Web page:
When was the last time you stretched? And the full body yawn when you first get out of bed does not count. I mean a real stretch; legs quivering, breath held, counting down the seconds until you can excuse yourself from holding such a painful position, and then convincing yourself that you actually made a positive difference despite the fact that you can’t feel or see it? When was the last time you “rolled out” using a ball, or a foam roller? And I mean really rolled out; once again breath held, as beads of sweat begin along your forehead because of the painful “knot” you tirelessly roll past. At this point you are probably asking yourself, “why should I care about these methods of torture?!”
I am happy to answer this question for you. A well-rounded exercise routine should include three basic components:
Before I go on, I want to define exactly what “mobility” is.
Mobility as it applies to the human body can be defined as — the degree to which an articulation (where two bones meet) is allowed to move before being restricted by surrounding tissues (ligaments/tendons/muscles etc.)… otherwise known as the range of motion.
I see you cardio junkies every morning at 5am, working tirelessly on that elliptical. Or the macho dudes bicep curling and bench pressing day in and day out. I ask you, who of you is making time for mobility? And why don’t people do it? Reread that first paragraph and you can easily guess why people don’t follow through with mobility work – it hurts!
It doesn’t take an exercise guru to assume that most people do not prioritize mobility and flexibility training. We like to do work (in the gym or professionally), we like to work hard, and then we like to pat ourselves on the back and move on. This is where even the most robust exercise and fitness lifestyles are falling flat. Because it’s not the work you do that matters – it’s the work you DON’T do.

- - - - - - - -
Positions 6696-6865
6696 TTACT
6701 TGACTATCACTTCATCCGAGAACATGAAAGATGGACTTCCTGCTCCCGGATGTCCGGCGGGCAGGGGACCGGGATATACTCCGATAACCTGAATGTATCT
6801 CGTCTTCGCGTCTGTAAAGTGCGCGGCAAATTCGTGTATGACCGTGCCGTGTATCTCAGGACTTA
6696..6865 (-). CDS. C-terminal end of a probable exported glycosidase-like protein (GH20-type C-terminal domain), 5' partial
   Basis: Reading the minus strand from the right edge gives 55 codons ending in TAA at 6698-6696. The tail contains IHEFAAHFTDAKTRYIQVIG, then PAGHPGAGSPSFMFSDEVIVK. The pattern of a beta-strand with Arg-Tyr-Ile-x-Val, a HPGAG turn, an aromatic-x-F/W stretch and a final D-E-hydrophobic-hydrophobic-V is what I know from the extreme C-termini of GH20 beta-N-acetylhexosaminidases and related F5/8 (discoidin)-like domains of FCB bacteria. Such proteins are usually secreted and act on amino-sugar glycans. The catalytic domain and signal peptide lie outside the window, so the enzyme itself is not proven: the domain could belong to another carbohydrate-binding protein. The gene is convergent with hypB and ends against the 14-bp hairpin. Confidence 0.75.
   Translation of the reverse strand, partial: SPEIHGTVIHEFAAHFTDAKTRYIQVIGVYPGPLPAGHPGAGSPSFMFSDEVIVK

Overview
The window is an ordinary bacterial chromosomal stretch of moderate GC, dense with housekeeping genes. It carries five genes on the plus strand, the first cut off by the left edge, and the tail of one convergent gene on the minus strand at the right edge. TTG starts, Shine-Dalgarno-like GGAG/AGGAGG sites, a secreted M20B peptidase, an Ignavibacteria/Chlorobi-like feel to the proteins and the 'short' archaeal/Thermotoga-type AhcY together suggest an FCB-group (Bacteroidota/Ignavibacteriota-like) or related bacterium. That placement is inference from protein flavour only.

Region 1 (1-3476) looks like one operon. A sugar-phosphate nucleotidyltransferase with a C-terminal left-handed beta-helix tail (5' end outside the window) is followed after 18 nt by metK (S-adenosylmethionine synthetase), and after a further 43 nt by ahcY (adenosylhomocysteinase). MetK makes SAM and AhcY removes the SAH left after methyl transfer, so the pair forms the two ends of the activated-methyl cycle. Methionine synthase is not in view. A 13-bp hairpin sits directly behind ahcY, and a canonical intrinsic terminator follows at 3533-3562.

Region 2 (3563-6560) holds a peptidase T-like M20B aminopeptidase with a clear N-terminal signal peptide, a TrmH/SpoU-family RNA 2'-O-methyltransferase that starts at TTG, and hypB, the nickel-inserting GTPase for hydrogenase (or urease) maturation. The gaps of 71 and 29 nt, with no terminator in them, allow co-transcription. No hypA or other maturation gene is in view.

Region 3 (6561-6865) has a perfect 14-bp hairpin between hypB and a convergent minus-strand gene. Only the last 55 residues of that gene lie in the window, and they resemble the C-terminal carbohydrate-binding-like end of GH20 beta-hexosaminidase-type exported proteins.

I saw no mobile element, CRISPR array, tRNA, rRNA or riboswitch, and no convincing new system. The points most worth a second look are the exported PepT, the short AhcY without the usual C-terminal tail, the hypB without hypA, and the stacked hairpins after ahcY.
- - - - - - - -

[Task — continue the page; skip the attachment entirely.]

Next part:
If you work out multiple times a week without finishing up with mobility work, consider this; you are never reminding your muscles of their full length potential, and then, you sit down at a desk all day. Every time you do this your muscles become increasingly shorter and tighter. Here is where the good news comes in; this vicious cycle is reversible.
Following a hard workout is the most ideal time to increase your mobility. Your muscles and subsequent tissues are warm and circulating blood at a faster rate than when at rest, making them malleable and more sensitive to changes in length. Most exercisers are pressed for time and rarely take advantage of this opportune moment. By concluding a workout with mobility, you are disarming your muscles from warrior mode, and resetting them to a state that will be primed and ready for their next battle/workout.
It’s time to embrace the piece of your exercise routine that you’ve been missing for so long. Mobility, much like cardio and strength, is an ESSENTIAL component of a physically fit lifestyle. Without mobility your regular regiment will be interrupted by inevitable injuries that occur with the loss of range of motion to your muscles and joints. Changing your flexibility takes work and consistency. Fortunately for you, these are concepts that you are very familiar with, and that will lead to noticeable outcomes. The results might not be a change in the size or the tone of your six pack, but instead, the relief of the nagging pain in your lower back, or the twinge behind your knee cap when going down stairs.
Shift your perspective, add mobility to your workouts, and reap the benefits. Your body will thank you.
Lexy Rose holds a Masters in Exercise Physiology from Columbia, is a NASM certified personal trainer and Pilates mat instructor, and is the owner and founder of StretchWorks LLC, a mobility focused movement practice.